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Survey Says Few Chinese Know How AIDS Transmitted




 

BEIJING (Reuters) - Only 3.8 percent of Chinese know how HIV/AIDS is transmitted, according to a survey of 3,824 people in cities and villages throughout China.

The Guangming Daily said on Thursday the survey by the Ministry of Health and the People's University of China asked people aged between 20 and 64 if HIV/AIDS could be transmitted through blood, semen, the air, food and from touching the skin of an infected person.

Only 3.8 percent correctly identified blood and semen as the only ways to become infected with HIV/AIDS, the newspaper said.

It said the survey, published on the eve of World AIDS Day, showed that 53.6 percent thought they could become infected by using chopsticks and bowls after an HIV-positive person had used them.

Another 49.5 percent thought they could become infected after sneezing and 29.5 percent through shaking hands.

And 45.3 percent thought that using a condom would not prevent infection.

"It's worrying that people are unclear about the ways AIDS is transmitted and severely fear AIDS appearing," Professor Bo Suiming of the People's University was quoted as saying.

Efforts to promote sex education and the use of condoms often run into a wall of conservative attitudes in China.

Advertising or promoting condoms is also seen as encouraging promiscuity and China's first national condom advert was banned initially last year because promoting sex products conflicted with China's social conventions and morals.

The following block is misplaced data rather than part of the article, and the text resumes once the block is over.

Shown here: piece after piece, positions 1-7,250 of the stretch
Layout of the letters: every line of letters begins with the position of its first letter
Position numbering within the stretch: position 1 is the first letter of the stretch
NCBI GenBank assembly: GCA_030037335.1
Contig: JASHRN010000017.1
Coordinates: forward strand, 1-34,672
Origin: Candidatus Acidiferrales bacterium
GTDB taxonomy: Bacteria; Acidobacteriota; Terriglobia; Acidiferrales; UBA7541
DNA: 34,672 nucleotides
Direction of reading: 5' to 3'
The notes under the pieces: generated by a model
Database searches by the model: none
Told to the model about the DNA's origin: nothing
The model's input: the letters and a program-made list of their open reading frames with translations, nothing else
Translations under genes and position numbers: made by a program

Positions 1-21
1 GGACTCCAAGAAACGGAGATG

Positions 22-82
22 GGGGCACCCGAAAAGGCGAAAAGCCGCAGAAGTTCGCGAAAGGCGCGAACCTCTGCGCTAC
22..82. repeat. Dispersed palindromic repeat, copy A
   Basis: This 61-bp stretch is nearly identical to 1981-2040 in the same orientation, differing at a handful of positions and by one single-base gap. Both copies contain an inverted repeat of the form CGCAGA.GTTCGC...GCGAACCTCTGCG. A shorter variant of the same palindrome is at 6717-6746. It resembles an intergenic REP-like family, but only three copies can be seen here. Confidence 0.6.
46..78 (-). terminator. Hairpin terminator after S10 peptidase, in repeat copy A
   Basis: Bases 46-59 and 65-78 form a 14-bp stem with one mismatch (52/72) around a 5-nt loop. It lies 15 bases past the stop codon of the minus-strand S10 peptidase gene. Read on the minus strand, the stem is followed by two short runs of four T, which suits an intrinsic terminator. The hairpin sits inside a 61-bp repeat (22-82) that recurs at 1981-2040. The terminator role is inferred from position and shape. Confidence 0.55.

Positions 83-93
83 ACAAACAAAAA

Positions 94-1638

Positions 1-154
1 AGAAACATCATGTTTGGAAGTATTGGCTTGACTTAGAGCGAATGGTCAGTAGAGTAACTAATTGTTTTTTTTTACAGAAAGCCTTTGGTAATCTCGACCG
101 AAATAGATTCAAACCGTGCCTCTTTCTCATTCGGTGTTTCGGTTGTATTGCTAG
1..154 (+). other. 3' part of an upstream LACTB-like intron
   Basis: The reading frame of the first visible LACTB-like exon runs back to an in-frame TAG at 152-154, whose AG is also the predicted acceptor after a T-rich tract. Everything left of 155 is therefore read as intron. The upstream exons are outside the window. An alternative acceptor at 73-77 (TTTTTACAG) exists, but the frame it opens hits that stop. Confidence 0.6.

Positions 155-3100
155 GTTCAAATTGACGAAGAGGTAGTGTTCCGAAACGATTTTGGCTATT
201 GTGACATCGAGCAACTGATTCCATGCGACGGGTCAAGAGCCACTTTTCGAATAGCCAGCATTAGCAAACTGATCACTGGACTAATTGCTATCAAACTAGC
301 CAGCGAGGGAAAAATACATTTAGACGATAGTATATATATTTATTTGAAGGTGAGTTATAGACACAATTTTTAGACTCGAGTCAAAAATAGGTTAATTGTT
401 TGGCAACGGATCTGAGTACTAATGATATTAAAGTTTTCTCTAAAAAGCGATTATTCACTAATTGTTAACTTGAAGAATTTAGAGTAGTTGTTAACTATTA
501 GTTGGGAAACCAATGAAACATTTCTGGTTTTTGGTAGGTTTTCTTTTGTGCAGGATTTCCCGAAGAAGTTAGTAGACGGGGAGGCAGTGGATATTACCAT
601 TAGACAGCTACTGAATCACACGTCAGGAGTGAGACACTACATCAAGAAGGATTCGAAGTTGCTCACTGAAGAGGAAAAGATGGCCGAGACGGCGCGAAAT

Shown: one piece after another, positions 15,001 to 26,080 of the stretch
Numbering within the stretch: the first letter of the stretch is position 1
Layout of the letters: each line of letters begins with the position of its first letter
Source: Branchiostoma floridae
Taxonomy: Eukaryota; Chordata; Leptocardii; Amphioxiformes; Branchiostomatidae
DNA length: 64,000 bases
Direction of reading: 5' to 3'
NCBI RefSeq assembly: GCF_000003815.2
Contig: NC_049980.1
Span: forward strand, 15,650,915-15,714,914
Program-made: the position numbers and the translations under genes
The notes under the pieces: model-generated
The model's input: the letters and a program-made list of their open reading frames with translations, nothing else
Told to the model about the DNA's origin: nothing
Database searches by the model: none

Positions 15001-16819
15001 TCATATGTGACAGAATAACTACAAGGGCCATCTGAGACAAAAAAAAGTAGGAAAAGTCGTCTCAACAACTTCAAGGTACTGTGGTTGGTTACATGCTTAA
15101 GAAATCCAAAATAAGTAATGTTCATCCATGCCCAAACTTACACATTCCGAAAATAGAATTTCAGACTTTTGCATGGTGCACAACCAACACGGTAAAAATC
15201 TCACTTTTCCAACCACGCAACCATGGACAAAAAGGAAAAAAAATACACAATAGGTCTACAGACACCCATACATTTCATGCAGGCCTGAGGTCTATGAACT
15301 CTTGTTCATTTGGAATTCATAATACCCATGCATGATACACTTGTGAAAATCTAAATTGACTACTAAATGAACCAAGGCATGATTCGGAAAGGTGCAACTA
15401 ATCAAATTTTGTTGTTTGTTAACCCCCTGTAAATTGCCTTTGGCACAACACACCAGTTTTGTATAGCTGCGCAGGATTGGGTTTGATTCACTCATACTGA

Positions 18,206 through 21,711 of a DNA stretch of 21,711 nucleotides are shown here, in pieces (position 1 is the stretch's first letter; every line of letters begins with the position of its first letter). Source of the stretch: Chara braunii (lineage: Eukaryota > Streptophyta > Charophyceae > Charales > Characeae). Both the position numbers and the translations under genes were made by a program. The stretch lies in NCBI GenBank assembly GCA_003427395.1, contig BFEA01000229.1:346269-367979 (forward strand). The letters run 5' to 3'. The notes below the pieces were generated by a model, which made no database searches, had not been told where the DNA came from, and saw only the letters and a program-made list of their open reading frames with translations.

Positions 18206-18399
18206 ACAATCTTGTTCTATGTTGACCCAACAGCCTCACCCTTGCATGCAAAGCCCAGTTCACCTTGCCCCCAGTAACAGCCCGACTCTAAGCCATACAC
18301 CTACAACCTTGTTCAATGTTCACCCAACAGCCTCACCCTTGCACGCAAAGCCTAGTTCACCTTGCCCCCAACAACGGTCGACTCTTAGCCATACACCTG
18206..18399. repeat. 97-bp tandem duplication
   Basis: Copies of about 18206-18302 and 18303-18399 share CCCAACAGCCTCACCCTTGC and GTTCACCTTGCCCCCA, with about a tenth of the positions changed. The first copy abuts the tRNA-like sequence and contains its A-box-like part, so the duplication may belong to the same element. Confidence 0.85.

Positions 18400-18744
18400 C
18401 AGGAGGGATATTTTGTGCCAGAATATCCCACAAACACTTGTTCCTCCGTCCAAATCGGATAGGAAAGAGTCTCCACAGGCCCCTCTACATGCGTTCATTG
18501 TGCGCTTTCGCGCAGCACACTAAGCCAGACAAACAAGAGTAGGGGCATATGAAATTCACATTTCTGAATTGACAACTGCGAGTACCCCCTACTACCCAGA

HIV/AIDS sufferers often experience prejudice from neighbors and workers. A man named Hu, whose family became infected after his wife was given a blood transfusion in a hospital when she gave birth, was told by his boss to "go home and get better," rather than go to the office, the Beijing Evening Daily said recently.

The Health Ministry is aware of the problem, said Edwin Judd, United Nations Children's Fund (UNICEF ) representative in China.

Vice Health Minister "Yin Dakui was very forthright about this problem, beseeching the press to take this message out about the emergency nature of this problem," Judd told Reuters in a recent interview.



 


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Information in this article was accurate in November 30, 2000. The state of the art may have changed since the publication date. This material is designed to support, not replace, the relationship that exists between you and your doctor. Always discuss treatment options with a doctor who specializes in treating HIV.